Suspicious of Pakistan’s blind eye to terrorism, the US withheld information about the raid from Pakistani officials until its completion, causing rifts in the diplomatic ties between the two countries. While claiming to be an ally in the fight against terror, Pakistan harbored and protected Taliban and al Qaeda terrorists for several years.
“I personally have always felt that somebody must have had some sense of what was happening at this compound. Don’t forget, this compound had 18-foot walls around it, 12-foot walls in some areas […] a 7-foot wall on the third balcony of the house. It was the largest compound in the area. You would have thought that somebody would have asked the question, ‘What the hell’s going on there?’” Panetta said on 60 Minutes.
Questions remain about the impact of Afridi’s role, with several news outlets wondering if the vaccination operation ever led to any usable intelligence. Regardless of Afridi’s involvement, Pakistani officials ultimately charged him with funding terrorism and dropped the treason charges initially proposed on the allegations of working with a foreign intelligence service, in this case, the CIA.
Afridi’s family members and lawyer deny his involvement with any terrorist organizations but acknowledge an incident with the Islamic militant organization Lashkar-e-Islam. The group kidnapped Afridi in 2008 and forced him to pay a $6,000 ransom to be released. Pakistani officials allege Afridi paid Lashkar-e-Islam a voluntary $22,000 donation and maintained an open friendship with its leader, Mangal Bagh.
Once Pakistani courts laid out Afridi’s 33-year sentence, the US government protested, citing his role in the Bin Laden raid. The Senate Appropriations Committee consequently withdrew $33 million in aid to Pakistan, $1 million for each year of Afridi’s sentence.
Afridi continues to appeal. In 2013 he was successful in reducing his sentence to 23 years. However, Radio Free Europe/Radio Liberty reported in 2020 that according to Qamar Nadeem, Afridi’s lawyer, his subsequent appeal “has already been postponed 16 times because the government prosecutor failed to show up.”
Citing the CIA’s “use and throw” culture, Indian news outlet The Pioneer highlighted the ramifications of Afridi’s case in a 2016 op-ed: “His fate dramatises, in the form of a tragic story of how the US betrays its friends, ruthlessly uses them as per its accord and then throws them to the wolves, and lies about the affair while maintaining a stance of moral righteousness for larger public consumption.”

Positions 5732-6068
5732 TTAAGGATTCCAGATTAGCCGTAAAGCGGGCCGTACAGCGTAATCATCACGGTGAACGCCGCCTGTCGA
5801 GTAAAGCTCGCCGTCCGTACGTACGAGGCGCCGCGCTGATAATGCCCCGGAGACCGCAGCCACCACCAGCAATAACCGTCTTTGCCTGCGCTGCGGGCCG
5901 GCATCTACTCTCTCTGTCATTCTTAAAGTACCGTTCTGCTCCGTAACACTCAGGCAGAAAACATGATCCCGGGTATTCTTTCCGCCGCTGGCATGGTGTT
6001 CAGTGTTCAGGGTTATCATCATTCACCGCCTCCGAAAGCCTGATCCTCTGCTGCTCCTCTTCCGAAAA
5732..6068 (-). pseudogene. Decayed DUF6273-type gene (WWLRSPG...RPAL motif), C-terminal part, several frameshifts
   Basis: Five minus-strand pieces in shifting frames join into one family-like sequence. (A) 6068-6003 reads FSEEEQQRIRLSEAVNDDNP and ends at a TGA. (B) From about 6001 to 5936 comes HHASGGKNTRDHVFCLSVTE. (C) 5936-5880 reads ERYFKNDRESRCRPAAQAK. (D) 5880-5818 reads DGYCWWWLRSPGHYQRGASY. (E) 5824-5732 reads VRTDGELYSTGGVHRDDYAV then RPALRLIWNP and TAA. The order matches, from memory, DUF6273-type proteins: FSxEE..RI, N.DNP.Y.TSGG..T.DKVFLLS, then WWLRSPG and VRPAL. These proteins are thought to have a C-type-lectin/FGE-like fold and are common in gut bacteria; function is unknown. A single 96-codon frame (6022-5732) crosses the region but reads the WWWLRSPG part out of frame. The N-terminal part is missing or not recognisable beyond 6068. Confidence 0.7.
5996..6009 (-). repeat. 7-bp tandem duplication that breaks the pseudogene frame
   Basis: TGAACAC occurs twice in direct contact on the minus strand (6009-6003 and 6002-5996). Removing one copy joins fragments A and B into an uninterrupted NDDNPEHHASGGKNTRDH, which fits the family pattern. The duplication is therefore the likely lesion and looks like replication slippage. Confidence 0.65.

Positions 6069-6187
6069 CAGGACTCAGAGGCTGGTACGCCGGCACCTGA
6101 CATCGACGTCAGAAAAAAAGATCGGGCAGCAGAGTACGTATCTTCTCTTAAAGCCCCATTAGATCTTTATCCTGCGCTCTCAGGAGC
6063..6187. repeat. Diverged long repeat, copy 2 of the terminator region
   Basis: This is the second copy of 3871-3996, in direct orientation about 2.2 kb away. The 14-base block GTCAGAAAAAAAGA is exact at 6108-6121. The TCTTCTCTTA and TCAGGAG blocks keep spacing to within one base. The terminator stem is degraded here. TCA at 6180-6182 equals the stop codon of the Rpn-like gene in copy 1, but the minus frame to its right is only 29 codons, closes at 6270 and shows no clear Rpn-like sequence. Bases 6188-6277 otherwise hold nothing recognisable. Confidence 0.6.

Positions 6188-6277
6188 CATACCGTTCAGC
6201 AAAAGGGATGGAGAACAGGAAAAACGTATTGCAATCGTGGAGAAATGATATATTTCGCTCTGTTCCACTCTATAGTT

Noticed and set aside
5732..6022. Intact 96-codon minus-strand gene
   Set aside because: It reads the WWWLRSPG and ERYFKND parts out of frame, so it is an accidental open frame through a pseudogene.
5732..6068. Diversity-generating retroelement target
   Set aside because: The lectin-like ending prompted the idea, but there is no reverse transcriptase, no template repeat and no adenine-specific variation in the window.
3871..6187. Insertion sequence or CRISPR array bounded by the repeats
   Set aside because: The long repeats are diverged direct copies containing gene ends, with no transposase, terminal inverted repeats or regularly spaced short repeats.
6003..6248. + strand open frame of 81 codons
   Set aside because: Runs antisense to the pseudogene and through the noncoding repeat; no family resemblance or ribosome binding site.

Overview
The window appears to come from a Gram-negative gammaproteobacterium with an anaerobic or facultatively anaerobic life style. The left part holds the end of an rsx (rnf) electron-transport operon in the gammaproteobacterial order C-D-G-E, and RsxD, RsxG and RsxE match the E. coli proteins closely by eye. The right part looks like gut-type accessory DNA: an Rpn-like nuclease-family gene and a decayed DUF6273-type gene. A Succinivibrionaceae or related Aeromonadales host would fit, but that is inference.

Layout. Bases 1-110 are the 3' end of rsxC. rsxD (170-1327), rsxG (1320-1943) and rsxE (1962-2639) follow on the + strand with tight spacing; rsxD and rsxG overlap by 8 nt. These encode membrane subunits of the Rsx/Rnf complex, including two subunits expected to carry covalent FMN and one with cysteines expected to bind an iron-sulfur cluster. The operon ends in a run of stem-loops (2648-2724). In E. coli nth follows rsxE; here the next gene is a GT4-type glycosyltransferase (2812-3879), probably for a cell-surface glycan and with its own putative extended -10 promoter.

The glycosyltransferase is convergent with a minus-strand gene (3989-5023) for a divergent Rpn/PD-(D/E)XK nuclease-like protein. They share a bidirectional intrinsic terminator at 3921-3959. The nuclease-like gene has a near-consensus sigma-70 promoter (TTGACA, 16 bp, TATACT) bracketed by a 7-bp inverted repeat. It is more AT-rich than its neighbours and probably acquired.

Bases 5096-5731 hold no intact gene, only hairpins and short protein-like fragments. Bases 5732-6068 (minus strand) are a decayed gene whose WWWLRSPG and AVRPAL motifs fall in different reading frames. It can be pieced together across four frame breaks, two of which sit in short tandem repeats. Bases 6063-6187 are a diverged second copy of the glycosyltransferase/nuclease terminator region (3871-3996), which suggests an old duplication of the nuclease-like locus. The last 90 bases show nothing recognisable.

Nadeem, Afridi’s lawyer and also his cousin, told The National Interest in June 2021 that his family saw the doctor only twice in 2020, due in part to the outbreak of the COVID-19 pandemic.
“His family said he looked feeble and seemed under severe stress because of his unending imprisonment,” Nadeem said. “The delay in justice has turned him hopeless.”
The US spent years pushing for Afridi’s release, even introducing a bill to naturalize Afridi as a US citizen. The bill made no mention of Afridi’s wife and children, and they remain on the run from constant threats of violence.
Afridi currently waits in a cramped cell with no ventilation, proper toilet, or adequate nutrition. At 6 feet by 6 feet, Afridi’s cell is shorter than he is.
Lauren Coontz is a former staff writer for Coffee or Die Magazine. Beaches are preferred, but Lauren calls the Rocky Mountains of Utah home. You can usually find her in an art museum, at an archaeology site, or checking out local nightlife like drag shows and cocktail bars (gin is key). A student of history, Lauren is an Army veteran who worked all over the world and loves to travel to see the old stuff the history books only give a sentence to. She likes medium roast coffee and sometimes, like a sinner, adds sweet cream to it.